# Math Functions

In this section are the GPC functions used to perform specific mathematical operations. Two important things to note when working while performing math computations in GPC is that it is a signed 16bit environment so all operations must work within that range which is -32768 to +32767 and GPC only supports integer values which means any fractions will be rounded down to a whole value.

Function | Description |

abs | Returns an absolute value of a number. |

inv | Returns the inverse value of a number. |

pow | Raise and value to the specified power. |

isqrt | Calculates an integer square root. |

random | Generates a random value between the specified range. |

clamp | The clamp() function clamps a value between an upper and lower bound. clamp() enables selecting a middle value within a range of values between a defined minimum and maximum. It takes three parameters: a minimum value, a preferred value, and a maximum allowed value. |

min | Gets the minimum of two values. |

max | Gets the maximum of two values. |

# abs

**abs** command returns the absolute value of an expression. An absolute value is a number without regard for its sign, for example, the absolute value of 8 and -8 is 8. An absolute value can also be thought of as its distance from zero which is always a positive value.

One of the popular uses for the abs command is when working with axis to start combos. Such as in fighting games where many users tend to use the right stick to start a combo. So if you wished for the same combo to be run if the right stick was pushed left or right, instead of using the 'or' ( || ) operator or using two if commands you could just do this:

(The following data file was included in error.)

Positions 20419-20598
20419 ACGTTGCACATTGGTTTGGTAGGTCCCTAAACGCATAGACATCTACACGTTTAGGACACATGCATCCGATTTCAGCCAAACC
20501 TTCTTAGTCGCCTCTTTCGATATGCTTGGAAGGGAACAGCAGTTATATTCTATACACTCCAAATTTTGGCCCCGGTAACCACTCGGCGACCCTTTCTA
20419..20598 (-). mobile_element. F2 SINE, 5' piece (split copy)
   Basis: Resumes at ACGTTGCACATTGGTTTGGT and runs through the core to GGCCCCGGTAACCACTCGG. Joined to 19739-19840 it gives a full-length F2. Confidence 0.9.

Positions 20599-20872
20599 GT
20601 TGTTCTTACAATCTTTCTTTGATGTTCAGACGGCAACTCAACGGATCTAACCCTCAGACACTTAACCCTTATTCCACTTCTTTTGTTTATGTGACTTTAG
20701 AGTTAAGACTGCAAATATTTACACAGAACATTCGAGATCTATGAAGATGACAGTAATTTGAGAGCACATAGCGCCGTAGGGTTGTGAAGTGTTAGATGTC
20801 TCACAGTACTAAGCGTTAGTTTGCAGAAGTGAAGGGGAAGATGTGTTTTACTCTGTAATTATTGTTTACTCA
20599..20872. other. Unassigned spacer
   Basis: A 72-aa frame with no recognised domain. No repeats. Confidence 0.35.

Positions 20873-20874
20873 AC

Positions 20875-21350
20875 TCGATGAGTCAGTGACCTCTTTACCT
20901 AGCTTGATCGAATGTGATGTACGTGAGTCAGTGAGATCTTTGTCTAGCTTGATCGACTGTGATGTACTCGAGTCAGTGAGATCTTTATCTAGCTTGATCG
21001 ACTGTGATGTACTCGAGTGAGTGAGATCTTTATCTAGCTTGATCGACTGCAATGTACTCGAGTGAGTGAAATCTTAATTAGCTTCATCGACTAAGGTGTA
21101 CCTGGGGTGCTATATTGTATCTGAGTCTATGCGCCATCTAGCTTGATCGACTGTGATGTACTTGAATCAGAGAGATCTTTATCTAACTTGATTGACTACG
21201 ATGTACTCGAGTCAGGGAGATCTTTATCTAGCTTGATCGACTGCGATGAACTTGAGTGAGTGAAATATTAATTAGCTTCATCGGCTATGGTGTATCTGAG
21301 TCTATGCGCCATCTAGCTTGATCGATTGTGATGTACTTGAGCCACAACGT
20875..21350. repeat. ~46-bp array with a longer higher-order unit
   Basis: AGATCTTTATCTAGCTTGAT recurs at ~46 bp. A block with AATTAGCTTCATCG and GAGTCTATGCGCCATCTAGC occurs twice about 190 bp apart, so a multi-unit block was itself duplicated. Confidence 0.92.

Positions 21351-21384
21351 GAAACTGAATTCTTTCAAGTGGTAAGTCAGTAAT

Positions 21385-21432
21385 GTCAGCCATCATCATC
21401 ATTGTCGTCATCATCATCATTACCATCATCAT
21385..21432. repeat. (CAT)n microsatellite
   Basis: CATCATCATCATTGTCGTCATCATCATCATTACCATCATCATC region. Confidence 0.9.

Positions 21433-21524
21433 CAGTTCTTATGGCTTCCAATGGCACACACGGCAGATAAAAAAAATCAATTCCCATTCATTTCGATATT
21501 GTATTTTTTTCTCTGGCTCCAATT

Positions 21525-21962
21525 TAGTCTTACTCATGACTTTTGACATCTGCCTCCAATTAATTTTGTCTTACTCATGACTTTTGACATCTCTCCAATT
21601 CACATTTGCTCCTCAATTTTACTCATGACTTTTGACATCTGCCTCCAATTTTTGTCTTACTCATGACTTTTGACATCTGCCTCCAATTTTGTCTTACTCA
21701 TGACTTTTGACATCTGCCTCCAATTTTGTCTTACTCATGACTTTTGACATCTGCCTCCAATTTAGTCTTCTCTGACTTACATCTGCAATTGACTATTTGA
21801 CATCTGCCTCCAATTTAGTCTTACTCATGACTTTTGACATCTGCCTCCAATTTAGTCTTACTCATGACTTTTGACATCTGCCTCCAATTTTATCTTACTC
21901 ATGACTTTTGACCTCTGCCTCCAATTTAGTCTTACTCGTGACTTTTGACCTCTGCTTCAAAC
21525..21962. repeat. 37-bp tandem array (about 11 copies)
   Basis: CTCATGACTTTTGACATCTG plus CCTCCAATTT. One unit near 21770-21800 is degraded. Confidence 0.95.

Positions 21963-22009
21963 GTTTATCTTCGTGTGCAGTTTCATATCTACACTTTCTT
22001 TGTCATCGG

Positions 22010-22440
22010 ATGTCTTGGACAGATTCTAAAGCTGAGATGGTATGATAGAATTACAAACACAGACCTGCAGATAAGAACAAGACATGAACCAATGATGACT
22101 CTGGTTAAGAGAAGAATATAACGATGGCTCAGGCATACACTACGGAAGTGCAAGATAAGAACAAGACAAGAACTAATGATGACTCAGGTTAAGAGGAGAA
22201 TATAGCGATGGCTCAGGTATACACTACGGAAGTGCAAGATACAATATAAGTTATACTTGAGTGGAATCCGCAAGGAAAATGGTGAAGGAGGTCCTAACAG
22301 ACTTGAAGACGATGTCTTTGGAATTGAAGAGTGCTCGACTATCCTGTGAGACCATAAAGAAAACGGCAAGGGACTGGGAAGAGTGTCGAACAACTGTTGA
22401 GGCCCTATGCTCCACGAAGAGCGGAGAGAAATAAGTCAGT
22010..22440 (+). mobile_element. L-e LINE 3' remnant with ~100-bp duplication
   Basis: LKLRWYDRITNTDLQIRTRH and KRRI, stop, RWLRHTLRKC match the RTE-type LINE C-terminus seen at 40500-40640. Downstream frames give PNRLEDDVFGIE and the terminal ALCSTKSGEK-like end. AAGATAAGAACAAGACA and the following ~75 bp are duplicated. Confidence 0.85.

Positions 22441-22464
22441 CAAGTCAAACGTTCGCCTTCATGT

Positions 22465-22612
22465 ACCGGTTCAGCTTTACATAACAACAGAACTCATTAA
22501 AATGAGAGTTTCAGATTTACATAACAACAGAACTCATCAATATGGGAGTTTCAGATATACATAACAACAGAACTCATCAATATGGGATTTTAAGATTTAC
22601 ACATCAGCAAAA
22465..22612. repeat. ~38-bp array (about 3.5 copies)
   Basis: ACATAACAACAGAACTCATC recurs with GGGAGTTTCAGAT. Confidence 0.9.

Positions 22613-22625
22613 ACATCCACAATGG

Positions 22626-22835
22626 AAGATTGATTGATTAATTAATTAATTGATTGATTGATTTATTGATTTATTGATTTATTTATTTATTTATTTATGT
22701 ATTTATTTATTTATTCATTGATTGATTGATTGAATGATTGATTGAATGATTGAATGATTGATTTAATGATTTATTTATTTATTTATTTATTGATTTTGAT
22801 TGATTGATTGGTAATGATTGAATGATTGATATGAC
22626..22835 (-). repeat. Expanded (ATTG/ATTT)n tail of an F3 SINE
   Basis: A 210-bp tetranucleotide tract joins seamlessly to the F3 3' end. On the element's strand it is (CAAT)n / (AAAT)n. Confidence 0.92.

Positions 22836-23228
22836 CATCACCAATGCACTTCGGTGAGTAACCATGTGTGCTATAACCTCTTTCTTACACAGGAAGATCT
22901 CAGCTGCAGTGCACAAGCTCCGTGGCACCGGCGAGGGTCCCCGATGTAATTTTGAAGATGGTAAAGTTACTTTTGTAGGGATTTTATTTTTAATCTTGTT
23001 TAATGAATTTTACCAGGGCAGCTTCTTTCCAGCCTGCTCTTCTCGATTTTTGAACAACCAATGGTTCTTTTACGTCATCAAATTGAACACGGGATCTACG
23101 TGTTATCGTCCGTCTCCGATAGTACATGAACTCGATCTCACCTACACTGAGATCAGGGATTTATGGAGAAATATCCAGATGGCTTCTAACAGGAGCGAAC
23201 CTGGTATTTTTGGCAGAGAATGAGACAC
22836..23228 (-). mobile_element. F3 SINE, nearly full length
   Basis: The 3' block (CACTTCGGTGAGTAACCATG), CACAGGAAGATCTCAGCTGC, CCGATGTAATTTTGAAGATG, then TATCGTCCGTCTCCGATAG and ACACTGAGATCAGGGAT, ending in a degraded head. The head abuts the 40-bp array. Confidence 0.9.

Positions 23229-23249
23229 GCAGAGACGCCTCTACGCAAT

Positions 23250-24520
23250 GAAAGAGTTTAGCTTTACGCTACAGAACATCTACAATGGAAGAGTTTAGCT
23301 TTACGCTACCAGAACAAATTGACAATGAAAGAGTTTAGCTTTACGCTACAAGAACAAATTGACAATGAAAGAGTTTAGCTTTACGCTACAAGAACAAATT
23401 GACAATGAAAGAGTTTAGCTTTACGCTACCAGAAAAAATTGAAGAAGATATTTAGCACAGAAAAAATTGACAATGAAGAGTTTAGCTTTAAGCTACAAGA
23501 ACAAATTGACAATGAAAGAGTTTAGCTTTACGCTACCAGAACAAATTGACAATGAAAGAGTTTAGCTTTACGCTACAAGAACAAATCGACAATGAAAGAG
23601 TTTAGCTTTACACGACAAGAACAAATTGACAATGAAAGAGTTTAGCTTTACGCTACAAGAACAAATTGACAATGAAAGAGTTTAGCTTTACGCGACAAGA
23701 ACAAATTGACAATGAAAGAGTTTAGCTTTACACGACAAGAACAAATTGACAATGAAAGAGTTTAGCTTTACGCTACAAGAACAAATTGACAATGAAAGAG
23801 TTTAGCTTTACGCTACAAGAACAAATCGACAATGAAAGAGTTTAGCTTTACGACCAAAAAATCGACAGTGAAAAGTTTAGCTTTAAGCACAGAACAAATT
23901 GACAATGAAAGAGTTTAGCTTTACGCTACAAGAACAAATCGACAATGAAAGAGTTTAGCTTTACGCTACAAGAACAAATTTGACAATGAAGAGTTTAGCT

🔴 **Syntax**

abs ( <expression> );

⚪ **Parameters**

<expression> : any expression which has a value

🔵 **Returns**

The absolute value of the expression

# inv

**inv** returns the inverted value of an expression or number. This means a positive value will be turned into a negative value and vice versa, which is the same as multiplying the value by -1. For example;

One of the popular uses for this command is to invert the right sticks Y-axis. For example, if you prefer to play with an inverted aim but come across a game that doesn't support it, with one line of code you can have the Cronus invert the axis for you. Like so:

🔴 **Syntax**

inv( <expression> );

⚪ **Parameters**

<expression> : any expression which has a value.

🔵 **Returns**

The inverted value of the expression

**Info: **This function must be used with caution as there is a risk of an integer overflow when using it. This would occur when the function attempts to return a value greater than 32767 which is the maximum value for a signed 16 bit integer.

🔴 **Syntax**

pow ( <base_value> , <power_value> );

⚪ **Parameters**

<base_value> : base number .

<power_value> : power raised to the base value.

🔵 **Returns**

It returns the base value raised to the power of the exponent.

# isqrt

**isqrt** returns the square root of a given value. The square root of a value is the value that when multiplied by itself equals the given value. For example, the square root of 25 is 5 (5 * 5 = 25). The return value is an integer which means any fractions will be dropped. As shown below:

🔴 **Syntax**

isqrt ( <expression> );

⚪ **Parameters**

<expression> : any expression which has a value.
🔵 **Returns**

The square root of the given expression

# random

**random** generates a random *int* between two numbers (minimum -32768 and maximum 32767)

**Info: **This function is only available with Cronus Zen

🔴 **Syntax**

random ( <min_value> , <max_value> );

⚪ **Parameters**

<min_value> : the minimum integer value to start your random number (minimum value -32768) <max_value> : the maximum integer value to start your random number (maximum value 32767)

🔵 **Returns**

Generates a random int value between the <min_value> and the <max_value> parameters.